Professor William (Bill) C. Gartner
University of Minnesota, USA
William (Bill) C. Gartner, Ph.D., is professor in the Applied Economics Department at the University of Minnesota (Minneapolis, St. Paul, Minnesota, USA. Email: email@example.com). His research interests include branding, image, economic impact, and tourism development. He has worked extensively in Asia, Europe, Latin America, and Africa and holds visiting professor positions at four different international universities. He is the author of numerous journal articles, book chapters and books on tourism development. In addition, he has conducted economic impact, baseline monitoring, policy analysis and branding studies for the grape and wine industry in twelve U. S. states as part of the Northern Grapes project. He is a Fellow and past President of the International Academy for the Study of Tourism.
Professor Thomas Bausch
Free University of Bozen-Bolzano, Italy
Thomas Bausch, Dr., is professor and director of the competence center tourism and mobility at the Free University of Bolzano-Bozen (Brunico, Alto-Adige, Italy. Email: firstname.lastname@example.org). During his more than 20 years lasting professional activities as managing director of the Alpine Research Institute he focussed already in the early 1990ies on sustainable regional development and destination development. In addition, since 2002 Thomas was professor at the faculty of tourism at the Munich University of applied sciences. He worked as expert for the seven alpine countries in the context of the Alpine Convention, and was involved in the strategy preparation of European regional funding programmes of the EU commission. Since 2019 he holds the position as director of the competence centre tourism and mobility at the Free University of Bolzano-Bozen. There a focus of research is the sustainability understanding of consumers and travellers.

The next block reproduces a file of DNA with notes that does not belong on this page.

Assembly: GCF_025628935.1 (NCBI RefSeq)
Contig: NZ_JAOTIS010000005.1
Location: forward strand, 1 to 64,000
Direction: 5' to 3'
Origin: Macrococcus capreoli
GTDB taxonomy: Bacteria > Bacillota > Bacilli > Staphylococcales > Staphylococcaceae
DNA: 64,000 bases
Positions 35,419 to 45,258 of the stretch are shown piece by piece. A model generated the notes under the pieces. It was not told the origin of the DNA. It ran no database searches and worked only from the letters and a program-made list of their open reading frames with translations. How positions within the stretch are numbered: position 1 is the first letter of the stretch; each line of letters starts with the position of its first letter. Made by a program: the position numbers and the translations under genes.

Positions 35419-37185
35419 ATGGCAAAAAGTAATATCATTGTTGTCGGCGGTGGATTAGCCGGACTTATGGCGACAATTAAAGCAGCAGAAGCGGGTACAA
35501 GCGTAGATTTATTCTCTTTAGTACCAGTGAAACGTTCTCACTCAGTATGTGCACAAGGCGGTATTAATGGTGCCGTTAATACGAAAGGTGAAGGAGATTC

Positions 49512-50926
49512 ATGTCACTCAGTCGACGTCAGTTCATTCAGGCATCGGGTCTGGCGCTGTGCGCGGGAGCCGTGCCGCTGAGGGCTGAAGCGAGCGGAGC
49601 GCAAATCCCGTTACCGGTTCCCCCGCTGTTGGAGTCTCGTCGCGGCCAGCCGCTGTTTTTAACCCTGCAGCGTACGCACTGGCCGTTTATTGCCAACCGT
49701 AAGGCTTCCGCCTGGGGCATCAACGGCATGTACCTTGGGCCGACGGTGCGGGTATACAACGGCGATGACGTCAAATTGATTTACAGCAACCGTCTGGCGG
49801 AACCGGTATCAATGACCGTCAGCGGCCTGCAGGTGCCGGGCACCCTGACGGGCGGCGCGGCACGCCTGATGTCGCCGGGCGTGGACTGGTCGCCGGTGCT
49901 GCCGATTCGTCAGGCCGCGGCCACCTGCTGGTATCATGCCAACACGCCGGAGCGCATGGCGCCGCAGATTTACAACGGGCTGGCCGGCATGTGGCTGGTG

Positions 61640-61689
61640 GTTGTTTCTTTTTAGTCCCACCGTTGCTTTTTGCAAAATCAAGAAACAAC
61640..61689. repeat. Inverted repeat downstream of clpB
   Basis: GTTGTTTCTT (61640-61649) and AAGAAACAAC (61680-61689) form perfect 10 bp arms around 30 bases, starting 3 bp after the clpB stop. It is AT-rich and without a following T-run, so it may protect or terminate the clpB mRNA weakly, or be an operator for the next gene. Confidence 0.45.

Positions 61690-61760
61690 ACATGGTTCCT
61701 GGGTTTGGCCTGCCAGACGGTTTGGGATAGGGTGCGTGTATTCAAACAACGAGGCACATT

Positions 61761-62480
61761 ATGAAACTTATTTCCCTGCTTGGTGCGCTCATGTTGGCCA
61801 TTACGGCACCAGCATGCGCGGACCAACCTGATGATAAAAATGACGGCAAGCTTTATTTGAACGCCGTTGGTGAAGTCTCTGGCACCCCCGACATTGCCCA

Sustainable Tourism: Between Seriousness and Greenwashing
Sustainability emerged to the leading key concept for further development of societies and the economy. Today the extensive debate about a transformation of any human acting towards carbon neutral living partially covers that this aspect is just a part of sustainability. Among tourism scholars’ sustainability is a research field since more than three decades. Parallelly, it became a field of action in tourism industry, destinations, and tourism policy. This keynote aims at balancing what has been reached and giving an outlook. Initially it will look at the travelers who shall be attracted by sustainable tourism products. Thus, we raise the question, if consumers in general and travelers more particularly understand, what sustainability and sustainable tourism are. Comparing six western world countries differences caused by culture and languages and symbols for sustainability will be discussed. After a closer look at adaptation options and limitations for tourism industry will be taken. While some types of tourism seem to have a real chance to adapt their products quite fast others will need to bridge their businesses over a longer period by greenwashing because of a lack of availability of alternatives. Potential travelers’ reactions on adaptation and greenwashing therefore will need a further discussion.